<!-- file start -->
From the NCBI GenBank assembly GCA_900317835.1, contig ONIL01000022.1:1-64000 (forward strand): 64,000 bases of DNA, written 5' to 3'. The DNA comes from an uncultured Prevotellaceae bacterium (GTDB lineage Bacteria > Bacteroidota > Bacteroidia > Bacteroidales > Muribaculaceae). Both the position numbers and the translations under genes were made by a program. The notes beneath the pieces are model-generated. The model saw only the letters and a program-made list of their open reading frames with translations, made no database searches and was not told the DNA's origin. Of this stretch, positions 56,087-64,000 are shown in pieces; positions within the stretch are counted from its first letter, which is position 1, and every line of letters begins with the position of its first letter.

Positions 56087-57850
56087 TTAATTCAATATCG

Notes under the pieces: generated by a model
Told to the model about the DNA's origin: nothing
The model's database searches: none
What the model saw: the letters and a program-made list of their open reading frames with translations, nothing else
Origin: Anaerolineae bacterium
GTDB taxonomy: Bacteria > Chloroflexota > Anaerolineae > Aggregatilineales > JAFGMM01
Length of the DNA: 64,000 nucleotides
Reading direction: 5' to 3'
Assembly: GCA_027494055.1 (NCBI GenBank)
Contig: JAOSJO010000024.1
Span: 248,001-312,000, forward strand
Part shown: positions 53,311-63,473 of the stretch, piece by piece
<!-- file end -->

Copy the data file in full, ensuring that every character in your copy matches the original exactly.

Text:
From the NCBI GenBank assembly GCA_900317835.1, contig ONIL01000022.1:1-64000 (forward strand): 64,000 bases of DNA, written 5' to 3'. The DNA comes from an uncultured Prevotellaceae bacterium (GTDB lineage Bacteria > Bacteroidota > Bacteroidia > Bacteroidales > Muribaculaceae). Both the position numbers and the translations under genes were made by a program. The notes beneath the pieces are model-generated. The model saw only the letters and a program-made list of their open reading frames with translations, made no database searches and was not told the DNA's origin. Of this stretch, positions 56,087-64,000 are shown in pieces; positions within the stretch are counted from its first letter, which is position 1, and every line of letters begins with the position of its first letter.

Positions 56087-57850
56087 TTAATTCAATATCG

Notes under the pieces: generated by a model
Told to the model about the DNA's origin: nothing
The model's database searches: none
What the model saw: the letters and a program-made list of their open reading frames with translations, nothing else
Origin: Anaerolineae bacterium
GTDB taxonomy: Bacteria > Chloroflexota > Anaerolineae > Aggregatilineales > JAFGMM01
Length of the DNA: 64,000 nucleotides
Reading direction: 5' to 3'
Assembly: GCA_027494055.1 (NCBI GenBank)
Contig: JAOSJO010000024.1
Span: 248,001-312,000, forward strand
Part shown: positions 53,311-63,473 of the stretch, piece by piece